60 Questions – Answer #4
An evening at home alone or with somebody else.
How does it look different?
I loved this one big book from the bookshelf of my Granny. The photos inside fascinated me as a child and teen. All people looked so fabulously groomed and put together. As if they just knew how to be in charge of life. It seemed impossible that a petticoat would peek out or that a hat may be slightly out of its place. The ladies wore dresses or tailored ensembles, always with a hat and gloves when outside. The gentlemen looked fab in suits, tie, and hat, of course. It is possible to do everything right, the book told me. You only have to know all the rules and follow them. Everybody will follow the same set of rules, of course. Then there will be no problems. Back then, I found that entirely plausible.
The book also recommended setting the table nicely for dinner, even if you lived alone. This part addressed especially the bachelors. Young ladies either did not live independently or knew what to do in the first place. They were homely and dapper anyway.
The chapter also featured a photo: A young man with a crisp white shirt and tie, obviously, one of those bachelors, was sitting at a table. Ready to tuck a napkin behind his collar. He would then pick up his fork and knife to eat a deliciously decorated sandwich placed on a simple plate in front of him. A glass of beer is waiting for him, too. I am sure that he will have a glass of Brandy afterward in his living room. While he was sitting in a comfortable armchair with a good book under a beautiful lampshade. He would call it a day early. He would be pleased about himself, as he was not lazy and did all he could to make himself comfortable.
Still today, I like the calm and certainty that dominates the scene. There is a timeless quality of self-esteem and dignity. Maybe even grace. We still have that today. Only we call it Self-Care. Prepare a colorful, vegan Buddha bowl for yourself and decorate it nicely. Maybe even without posting it on Instagram. Do it just because it feels good to make an effort for yourself. It signals that you take yourself and your needs seriously. You take care that you have some energy left at the end of the day to arrange for actual recharging and relaxing.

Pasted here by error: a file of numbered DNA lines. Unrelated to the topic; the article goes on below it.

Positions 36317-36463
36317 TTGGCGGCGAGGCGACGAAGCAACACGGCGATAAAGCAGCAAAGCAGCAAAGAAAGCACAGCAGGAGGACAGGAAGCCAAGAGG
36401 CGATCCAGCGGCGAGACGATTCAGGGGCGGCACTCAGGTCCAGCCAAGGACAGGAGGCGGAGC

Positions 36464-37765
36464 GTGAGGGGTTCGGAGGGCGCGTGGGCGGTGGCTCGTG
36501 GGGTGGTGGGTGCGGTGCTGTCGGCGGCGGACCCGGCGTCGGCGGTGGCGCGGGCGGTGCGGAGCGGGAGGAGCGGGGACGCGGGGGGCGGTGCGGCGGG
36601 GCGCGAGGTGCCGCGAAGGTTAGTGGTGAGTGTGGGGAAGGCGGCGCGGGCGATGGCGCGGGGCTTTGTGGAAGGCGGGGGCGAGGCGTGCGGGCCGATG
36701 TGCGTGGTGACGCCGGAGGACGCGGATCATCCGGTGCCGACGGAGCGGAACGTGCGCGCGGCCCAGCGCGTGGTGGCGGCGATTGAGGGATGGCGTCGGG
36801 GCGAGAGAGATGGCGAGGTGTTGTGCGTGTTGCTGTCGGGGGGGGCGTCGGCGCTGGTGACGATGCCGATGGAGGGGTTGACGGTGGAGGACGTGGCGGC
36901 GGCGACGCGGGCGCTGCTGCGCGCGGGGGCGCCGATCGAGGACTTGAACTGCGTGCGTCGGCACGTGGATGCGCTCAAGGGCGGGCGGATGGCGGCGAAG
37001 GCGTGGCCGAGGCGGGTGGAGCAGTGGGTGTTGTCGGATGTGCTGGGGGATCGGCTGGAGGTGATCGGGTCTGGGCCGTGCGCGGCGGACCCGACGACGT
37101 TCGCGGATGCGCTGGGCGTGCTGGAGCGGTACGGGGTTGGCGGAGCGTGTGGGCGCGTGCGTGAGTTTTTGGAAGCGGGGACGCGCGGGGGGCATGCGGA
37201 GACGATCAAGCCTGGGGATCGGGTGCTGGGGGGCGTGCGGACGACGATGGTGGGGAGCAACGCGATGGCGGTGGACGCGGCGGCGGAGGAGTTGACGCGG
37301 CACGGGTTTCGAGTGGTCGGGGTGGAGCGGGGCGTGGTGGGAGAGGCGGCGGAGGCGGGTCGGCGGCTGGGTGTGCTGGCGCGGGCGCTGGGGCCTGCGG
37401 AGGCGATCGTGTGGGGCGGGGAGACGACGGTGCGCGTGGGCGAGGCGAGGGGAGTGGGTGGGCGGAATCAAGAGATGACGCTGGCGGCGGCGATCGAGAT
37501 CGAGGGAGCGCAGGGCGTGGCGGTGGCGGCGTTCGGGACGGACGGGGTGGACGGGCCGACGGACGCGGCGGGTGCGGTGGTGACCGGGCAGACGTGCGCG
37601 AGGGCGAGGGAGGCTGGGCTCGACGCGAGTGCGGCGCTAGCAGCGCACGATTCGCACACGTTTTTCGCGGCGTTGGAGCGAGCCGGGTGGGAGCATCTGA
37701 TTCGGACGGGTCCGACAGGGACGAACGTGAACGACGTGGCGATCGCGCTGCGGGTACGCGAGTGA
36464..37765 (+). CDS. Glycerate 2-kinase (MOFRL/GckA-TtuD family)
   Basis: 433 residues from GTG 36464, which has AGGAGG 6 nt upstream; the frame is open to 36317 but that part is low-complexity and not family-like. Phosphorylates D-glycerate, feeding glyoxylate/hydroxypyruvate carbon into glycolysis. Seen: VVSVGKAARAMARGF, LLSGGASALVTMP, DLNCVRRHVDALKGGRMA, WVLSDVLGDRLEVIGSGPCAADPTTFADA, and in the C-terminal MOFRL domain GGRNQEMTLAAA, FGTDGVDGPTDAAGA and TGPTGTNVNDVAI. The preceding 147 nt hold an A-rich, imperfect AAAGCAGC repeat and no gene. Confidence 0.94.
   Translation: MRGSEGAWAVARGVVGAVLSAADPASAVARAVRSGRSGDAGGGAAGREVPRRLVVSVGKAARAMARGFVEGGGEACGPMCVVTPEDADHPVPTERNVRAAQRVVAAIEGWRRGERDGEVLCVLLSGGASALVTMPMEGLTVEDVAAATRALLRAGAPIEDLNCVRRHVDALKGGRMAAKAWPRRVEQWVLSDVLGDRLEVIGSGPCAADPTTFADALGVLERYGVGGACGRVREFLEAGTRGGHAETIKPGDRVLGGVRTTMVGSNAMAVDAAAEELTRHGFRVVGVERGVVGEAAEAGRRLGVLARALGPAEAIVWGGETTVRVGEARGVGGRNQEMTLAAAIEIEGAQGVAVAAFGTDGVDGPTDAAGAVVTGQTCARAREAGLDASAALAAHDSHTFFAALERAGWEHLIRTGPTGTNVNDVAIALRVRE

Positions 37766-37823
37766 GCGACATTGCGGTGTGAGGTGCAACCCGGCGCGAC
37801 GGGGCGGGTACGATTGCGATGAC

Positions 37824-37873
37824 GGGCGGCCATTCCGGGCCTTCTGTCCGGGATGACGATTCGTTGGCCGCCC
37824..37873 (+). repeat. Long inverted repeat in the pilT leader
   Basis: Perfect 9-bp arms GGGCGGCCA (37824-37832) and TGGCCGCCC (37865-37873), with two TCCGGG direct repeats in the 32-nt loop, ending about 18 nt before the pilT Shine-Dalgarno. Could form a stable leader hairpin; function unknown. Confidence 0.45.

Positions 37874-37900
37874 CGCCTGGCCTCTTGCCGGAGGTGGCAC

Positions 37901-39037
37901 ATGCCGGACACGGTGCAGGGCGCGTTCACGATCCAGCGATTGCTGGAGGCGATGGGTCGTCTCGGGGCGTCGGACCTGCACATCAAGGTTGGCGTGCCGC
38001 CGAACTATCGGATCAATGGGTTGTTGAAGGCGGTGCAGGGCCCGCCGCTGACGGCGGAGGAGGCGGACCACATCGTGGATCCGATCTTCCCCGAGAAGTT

If the bachelor was able to pull this off every evening, I don’t know. Maybe he had also evenings that just happened to him: With some cheese and bread from the fridge standing in the kitchen. Later, chips and ice cream on the sofa. Just like it happens to me on regular evenings alone at home or with my husband. I don’t think too much about it on such evenings. We have our routines. They run smoothly. The more tired I am, the higher the chances of merely collapsing in front of the TV and letting the program wash over me. No more decisions to make, and I only wait to be tired enough to go to bed.
Sometimes I am regretful for such evenings. They leave a kind of emptiness and staleness like bland food from your fast food temple. I am not hungry anymore but also not satisfied. Not tired but not wholly rested and energized.
Isn’t it strange how the autopilot in my head can betray me for the good things? Why can’t I work on a creative project I have started so long ago? Why do I not read one of those books from the “please-read-me-pile”? Why not listen to some music and doze off a bit already? How about a “Home-Date” with my husband? Finally, doing some of those things I want to do if I only had more time.
I think I like both types of evenings: Routine is essential for saving energy and feeling safe. Hanging out without overthinking is great. But the other things create joyful moments and memories to cherish. These structure time and I prevent that weeks and months pass by without leaving a trace. Why is it already October?
An answer I like to this question is: I don’t do anything different. I’ll make myself a lovely evening, no matter if I am alone or with somebody else.